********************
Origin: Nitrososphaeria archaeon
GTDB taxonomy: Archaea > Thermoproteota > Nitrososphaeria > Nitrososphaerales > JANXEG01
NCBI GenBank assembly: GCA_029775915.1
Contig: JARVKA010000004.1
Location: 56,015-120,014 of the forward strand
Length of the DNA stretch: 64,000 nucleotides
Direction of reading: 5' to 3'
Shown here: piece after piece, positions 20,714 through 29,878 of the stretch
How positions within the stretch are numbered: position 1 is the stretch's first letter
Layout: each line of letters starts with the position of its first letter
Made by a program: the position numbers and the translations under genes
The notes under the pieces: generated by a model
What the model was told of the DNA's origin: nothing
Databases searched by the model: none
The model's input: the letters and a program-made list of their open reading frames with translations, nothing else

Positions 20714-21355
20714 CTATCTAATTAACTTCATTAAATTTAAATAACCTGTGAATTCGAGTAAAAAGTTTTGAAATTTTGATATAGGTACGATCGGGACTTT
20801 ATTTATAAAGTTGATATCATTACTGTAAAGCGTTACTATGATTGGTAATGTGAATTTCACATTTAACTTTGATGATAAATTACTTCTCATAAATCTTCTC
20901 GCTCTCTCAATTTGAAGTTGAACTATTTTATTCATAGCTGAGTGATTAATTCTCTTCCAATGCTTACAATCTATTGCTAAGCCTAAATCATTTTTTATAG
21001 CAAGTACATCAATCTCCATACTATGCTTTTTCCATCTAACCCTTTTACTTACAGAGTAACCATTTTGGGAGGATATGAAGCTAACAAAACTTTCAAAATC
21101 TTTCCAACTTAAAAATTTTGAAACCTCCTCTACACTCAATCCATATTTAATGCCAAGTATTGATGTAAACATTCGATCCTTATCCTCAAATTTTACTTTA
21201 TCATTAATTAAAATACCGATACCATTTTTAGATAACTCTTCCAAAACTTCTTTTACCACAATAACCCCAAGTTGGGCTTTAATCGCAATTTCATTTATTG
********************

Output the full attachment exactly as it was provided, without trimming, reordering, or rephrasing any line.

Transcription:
Origin: Nitrososphaeria archaeon
GTDB taxonomy: Archaea > Thermoproteota > Nitrososphaeria > Nitrososphaerales > JANXEG01
NCBI GenBank assembly: GCA_029775915.1
Contig: JARVKA010000004.1
Location: 56,015-120,014 of the forward strand
Length of the DNA stretch: 64,000 nucleotides
Direction of reading: 5' to 3'
Shown here: piece after piece, positions 20,714 through 29,878 of the stretch
How positions within the stretch are numbered: position 1 is the stretch's first letter
Layout: each line of letters starts with the position of its first letter
Made by a program: the position numbers and the translations under genes
The notes under the pieces: generated by a model
What the model was told of the DNA's origin: nothing
Databases searched by the model: none
The model's input: the letters and a program-made list of their open reading frames with translations, nothing else

Positions 20714-21355
20714 CTATCTAATTAACTTCATTAAATTTAAATAACCTGTGAATTCGAGTAAAAAGTTTTGAAATTTTGATATAGGTACGATCGGGACTTT
20801 ATTTATAAAGTTGATATCATTACTGTAAAGCGTTACTATGATTGGTAATGTGAATTTCACATTTAACTTTGATGATAAATTACTTCTCATAAATCTTCTC
20901 GCTCTCTCAATTTGAAGTTGAACTATTTTATTCATAGCTGAGTGATTAATTCTCTTCCAATGCTTACAATCTATTGCTAAGCCTAAATCATTTTTTATAG
21001 CAAGTACATCAATCTCCATACTATGCTTTTTCCATCTAACCCTTTTACTTACAGAGTAACCATTTTGGGAGGATATGAAGCTAACAAAACTTTCAAAATC
21101 TTTCCAACTTAAAAATTTTGAAACCTCCTCTACACTCAATCCATATTTAATGCCAAGTATTGATGTAAACATTCGATCCTTATCCTCAAATTTTACTTTA
21201 TCATTAATTAAAATACCGATACCATTTTTAGATAACTCTTCCAAAACTTCTTTTACCACAATAACCCCAAGTTGGGCTTTAATCGCAATTTCATTTATTG